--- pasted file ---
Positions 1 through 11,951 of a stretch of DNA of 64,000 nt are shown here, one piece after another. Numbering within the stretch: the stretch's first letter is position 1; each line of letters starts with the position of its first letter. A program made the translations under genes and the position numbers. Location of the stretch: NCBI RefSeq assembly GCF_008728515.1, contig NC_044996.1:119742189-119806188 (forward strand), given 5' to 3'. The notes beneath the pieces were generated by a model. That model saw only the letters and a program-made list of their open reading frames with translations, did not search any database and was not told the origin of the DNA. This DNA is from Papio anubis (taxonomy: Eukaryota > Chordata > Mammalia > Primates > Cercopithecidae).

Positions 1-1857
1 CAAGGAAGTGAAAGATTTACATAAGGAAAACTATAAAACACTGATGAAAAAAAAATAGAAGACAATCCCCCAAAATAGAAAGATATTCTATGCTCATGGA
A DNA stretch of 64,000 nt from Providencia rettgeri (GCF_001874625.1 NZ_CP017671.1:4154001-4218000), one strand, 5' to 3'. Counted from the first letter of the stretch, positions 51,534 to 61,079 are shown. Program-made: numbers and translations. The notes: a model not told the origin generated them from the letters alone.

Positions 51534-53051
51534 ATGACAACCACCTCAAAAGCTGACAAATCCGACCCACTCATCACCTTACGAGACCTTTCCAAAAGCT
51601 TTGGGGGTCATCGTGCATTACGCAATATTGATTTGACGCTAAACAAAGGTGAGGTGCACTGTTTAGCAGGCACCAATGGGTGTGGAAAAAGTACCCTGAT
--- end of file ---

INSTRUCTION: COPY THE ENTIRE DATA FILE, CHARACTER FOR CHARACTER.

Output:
Positions 1 through 11,951 of a stretch of DNA of 64,000 nt are shown here, one piece after another. Numbering within the stretch: the stretch's first letter is position 1; each line of letters starts with the position of its first letter. A program made the translations under genes and the position numbers. Location of the stretch: NCBI RefSeq assembly GCF_008728515.1, contig NC_044996.1:119742189-119806188 (forward strand), given 5' to 3'. The notes beneath the pieces were generated by a model. That model saw only the letters and a program-made list of their open reading frames with translations, did not search any database and was not told the origin of the DNA. This DNA is from Papio anubis (taxonomy: Eukaryota > Chordata > Mammalia > Primates > Cercopithecidae).

Positions 1-1857
1 CAAGGAAGTGAAAGATTTACATAAGGAAAACTATAAAACACTGATGAAAAAAAAATAGAAGACAATCCCCCAAAATAGAAAGATATTCTATGCTCATGGA
A DNA stretch of 64,000 nt from Providencia rettgeri (GCF_001874625.1 NZ_CP017671.1:4154001-4218000), one strand, 5' to 3'. Counted from the first letter of the stretch, positions 51,534 to 61,079 are shown. Program-made: numbers and translations. The notes: a model not told the origin generated them from the letters alone.

Positions 51534-53051
51534 ATGACAACCACCTCAAAAGCTGACAAATCCGACCCACTCATCACCTTACGAGACCTTTCCAAAAGCT
51601 TTGGGGGTCATCGTGCATTACGCAATATTGATTTGACGCTAAACAAAGGTGAGGTGCACTGTTTAGCAGGCACCAATGGGTGTGGAAAAAGTACCCTGAT